The following case study was provided as part of the evidence for the effectiveness of employee engagement strategies in improving performance, productivity and, in the private sector profitability. It has been used cumulatively with other submissions compiled by many leading companies and organisations to leave little room for doubt about the statistical importance of engaging employees.
This particular case study is an additional support to The Evidence Paper
RSA is one of the world’s leading multinational insurance groups. They employ 23,000 people, serving 17 million customers in around 140 countries. In late 2007, when RSA commenced their engagement programme in partnership with Gallup, morale in their business was low. They had just come through a tough few years of fixing their business and when they ran their first Global Engagement Survey, their results were in the 38th percentile.
Today, as a result of their engagement programme and working with Gallup they are now considered the world’s most engaged insurance company. They are recognised as a great company to work for in all of their markets, including being placed 6th in the 2012 Sunday Times Best Companies to work for in their first year of entering and receiving Gallup’s 2012 Great Workplace Award, which is presented annually to the world’s most engaged organisations.
RSA place their employee engagement strategy as a driving force in their organisational success. Simon Lee, Group Chief Executive, stated: ‘People who love what they do are more productive, give better service to customers and ultimately deliver better results. It’s no coincidence that during the years we’ve been focusing on improving engagement we’ve also significantly grown the size of our business and established leading positions in our key markets around the world.’ He further stated that: ‘…It’s by continuing to make the engagement of our people a priority that we’ll build an even stronger business for the future.’
Through their analysis, they have demonstrated that at RSA, engaged people are more productive and drive growth. In their MORE TH>N call centres, they found engaged people have 35% lower average wrap times (time between calls) than disengaged people. This means engaged staff are able to talk to, on average, an additional 800 customers per year (based on average call handle time of 365 seconds). Put another way, for every 8 engaged and more productive people they have, they get the equivalent of an additional member of staff at no cost. In the highly competitive insurance market, RSA credit their Broker Promise initiative, launched in 2009, as a main factor in them becoming a market leader in the UK Commercial Mid Market sector. In 2010, their research demonstrated a correlation between engagement and growth finding that the more engagement improved at a regional unit level, the more new business improved in the same regions. In 2011, they took this analysis further and identified a 0.60 correlation between engagement results and new business performance at team level.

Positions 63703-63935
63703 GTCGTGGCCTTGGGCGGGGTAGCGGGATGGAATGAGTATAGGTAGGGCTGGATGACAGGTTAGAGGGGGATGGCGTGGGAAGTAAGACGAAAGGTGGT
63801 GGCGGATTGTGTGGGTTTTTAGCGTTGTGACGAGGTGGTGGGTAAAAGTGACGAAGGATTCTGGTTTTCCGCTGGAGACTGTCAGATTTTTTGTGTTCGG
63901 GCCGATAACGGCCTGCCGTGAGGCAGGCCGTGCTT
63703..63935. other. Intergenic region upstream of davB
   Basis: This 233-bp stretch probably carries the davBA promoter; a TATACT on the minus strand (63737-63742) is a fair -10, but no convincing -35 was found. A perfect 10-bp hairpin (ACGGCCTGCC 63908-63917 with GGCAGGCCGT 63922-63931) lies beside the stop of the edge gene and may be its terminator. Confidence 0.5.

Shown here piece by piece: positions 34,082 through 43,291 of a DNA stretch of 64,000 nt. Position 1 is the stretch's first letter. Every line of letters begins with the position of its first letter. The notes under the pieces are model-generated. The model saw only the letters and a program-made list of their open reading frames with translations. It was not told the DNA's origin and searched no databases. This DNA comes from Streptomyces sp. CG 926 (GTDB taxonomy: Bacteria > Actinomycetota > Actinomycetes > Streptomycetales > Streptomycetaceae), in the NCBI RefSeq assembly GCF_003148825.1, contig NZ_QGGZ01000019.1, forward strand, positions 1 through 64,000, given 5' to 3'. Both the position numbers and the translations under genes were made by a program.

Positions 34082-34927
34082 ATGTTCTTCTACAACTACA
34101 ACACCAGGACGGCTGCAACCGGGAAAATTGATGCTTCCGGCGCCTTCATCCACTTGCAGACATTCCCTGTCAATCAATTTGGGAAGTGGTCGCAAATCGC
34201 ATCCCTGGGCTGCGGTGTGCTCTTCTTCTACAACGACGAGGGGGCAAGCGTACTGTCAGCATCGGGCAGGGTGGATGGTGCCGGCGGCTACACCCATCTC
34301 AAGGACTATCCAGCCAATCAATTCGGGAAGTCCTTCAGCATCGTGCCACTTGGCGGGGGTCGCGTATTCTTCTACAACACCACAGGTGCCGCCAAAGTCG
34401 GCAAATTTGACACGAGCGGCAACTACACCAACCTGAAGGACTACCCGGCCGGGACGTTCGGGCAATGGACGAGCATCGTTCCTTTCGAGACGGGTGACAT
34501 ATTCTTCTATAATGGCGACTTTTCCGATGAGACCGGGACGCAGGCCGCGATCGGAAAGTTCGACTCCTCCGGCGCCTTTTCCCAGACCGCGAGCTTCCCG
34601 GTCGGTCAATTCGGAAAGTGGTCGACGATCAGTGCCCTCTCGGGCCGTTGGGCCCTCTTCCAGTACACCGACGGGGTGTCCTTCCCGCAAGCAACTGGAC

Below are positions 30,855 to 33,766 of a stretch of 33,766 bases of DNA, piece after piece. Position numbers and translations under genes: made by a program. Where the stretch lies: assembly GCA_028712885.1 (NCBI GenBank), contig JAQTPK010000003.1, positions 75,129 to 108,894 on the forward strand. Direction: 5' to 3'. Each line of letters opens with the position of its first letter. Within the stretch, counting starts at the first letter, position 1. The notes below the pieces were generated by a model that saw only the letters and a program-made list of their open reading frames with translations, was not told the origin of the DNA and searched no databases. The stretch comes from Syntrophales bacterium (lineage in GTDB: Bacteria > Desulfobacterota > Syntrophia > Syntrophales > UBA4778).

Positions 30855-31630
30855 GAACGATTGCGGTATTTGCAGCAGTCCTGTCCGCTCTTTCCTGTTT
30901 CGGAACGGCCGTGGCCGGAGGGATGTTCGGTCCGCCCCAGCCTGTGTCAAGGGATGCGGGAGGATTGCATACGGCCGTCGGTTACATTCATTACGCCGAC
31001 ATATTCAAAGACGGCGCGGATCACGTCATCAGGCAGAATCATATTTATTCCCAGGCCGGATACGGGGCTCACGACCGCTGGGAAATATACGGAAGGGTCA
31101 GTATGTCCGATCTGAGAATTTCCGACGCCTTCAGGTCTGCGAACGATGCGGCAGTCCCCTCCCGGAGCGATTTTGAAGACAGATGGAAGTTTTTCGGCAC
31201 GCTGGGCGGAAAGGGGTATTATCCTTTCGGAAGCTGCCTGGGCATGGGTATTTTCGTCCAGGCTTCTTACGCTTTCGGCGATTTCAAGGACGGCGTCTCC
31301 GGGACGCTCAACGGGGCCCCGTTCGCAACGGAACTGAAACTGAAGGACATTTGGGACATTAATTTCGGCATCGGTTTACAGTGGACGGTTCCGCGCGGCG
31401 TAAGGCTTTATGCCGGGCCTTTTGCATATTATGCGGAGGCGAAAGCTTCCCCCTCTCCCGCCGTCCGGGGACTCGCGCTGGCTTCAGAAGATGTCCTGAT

Broker Promise involves using Commitment Based Management as a tool to drive employee engagement to build stronger broker relationships and improve customer service to enable growth.
The slight issue is that these surveys don’t truly reveal the full picture of engagement and culture within a company and this is a good case example of it. There are many employees that don’t trust and therefore feel they cannot be open in such surveys. You could take a view from a measure like turnovers as an indicator, and cut that information differently too.
Interesting point. It depends on the survey and how it’s implemented, I guess. Some organisations use other data in conjunction with their survey results to get a bigger picture too.